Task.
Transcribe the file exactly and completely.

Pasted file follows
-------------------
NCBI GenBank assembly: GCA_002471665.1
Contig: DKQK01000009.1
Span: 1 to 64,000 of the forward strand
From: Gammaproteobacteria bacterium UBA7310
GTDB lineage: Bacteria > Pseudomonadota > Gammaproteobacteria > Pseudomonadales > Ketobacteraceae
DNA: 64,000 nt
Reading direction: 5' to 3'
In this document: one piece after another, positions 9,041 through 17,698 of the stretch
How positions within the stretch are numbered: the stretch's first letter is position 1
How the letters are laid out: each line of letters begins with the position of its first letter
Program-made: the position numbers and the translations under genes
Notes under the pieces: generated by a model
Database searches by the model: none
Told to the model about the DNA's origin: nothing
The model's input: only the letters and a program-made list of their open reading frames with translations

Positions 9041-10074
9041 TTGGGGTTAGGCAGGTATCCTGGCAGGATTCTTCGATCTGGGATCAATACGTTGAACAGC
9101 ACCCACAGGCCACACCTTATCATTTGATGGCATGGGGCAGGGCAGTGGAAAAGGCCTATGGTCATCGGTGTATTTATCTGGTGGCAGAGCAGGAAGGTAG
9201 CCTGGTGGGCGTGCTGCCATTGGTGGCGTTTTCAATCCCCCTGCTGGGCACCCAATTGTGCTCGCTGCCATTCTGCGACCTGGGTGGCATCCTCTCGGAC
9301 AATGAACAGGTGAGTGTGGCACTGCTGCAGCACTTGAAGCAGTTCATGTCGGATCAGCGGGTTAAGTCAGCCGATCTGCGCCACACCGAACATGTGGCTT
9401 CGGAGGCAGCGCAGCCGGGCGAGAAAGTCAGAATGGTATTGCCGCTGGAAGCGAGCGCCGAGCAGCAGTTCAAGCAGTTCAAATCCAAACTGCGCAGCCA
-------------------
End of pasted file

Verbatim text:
NCBI GenBank assembly: GCA_002471665.1
Contig: DKQK01000009.1
Span: 1 to 64,000 of the forward strand
From: Gammaproteobacteria bacterium UBA7310
GTDB lineage: Bacteria > Pseudomonadota > Gammaproteobacteria > Pseudomonadales > Ketobacteraceae
DNA: 64,000 nt
Reading direction: 5' to 3'
In this document: one piece after another, positions 9,041 through 17,698 of the stretch
How positions within the stretch are numbered: the stretch's first letter is position 1
How the letters are laid out: each line of letters begins with the position of its first letter
Program-made: the position numbers and the translations under genes
Notes under the pieces: generated by a model
Database searches by the model: none
Told to the model about the DNA's origin: nothing
The model's input: only the letters and a program-made list of their open reading frames with translations

Positions 9041-10074
9041 TTGGGGTTAGGCAGGTATCCTGGCAGGATTCTTCGATCTGGGATCAATACGTTGAACAGC
9101 ACCCACAGGCCACACCTTATCATTTGATGGCATGGGGCAGGGCAGTGGAAAAGGCCTATGGTCATCGGTGTATTTATCTGGTGGCAGAGCAGGAAGGTAG
9201 CCTGGTGGGCGTGCTGCCATTGGTGGCGTTTTCAATCCCCCTGCTGGGCACCCAATTGTGCTCGCTGCCATTCTGCGACCTGGGTGGCATCCTCTCGGAC
9301 AATGAACAGGTGAGTGTGGCACTGCTGCAGCACTTGAAGCAGTTCATGTCGGATCAGCGGGTTAAGTCAGCCGATCTGCGCCACACCGAACATGTGGCTT
9401 CGGAGGCAGCGCAGCCGGGCGAGAAAGTCAGAATGGTATTGCCGCTGGAAGCGAGCGCCGAGCAGCAGTTCAAGCAGTTCAAATCCAAACTGCGCAGCCA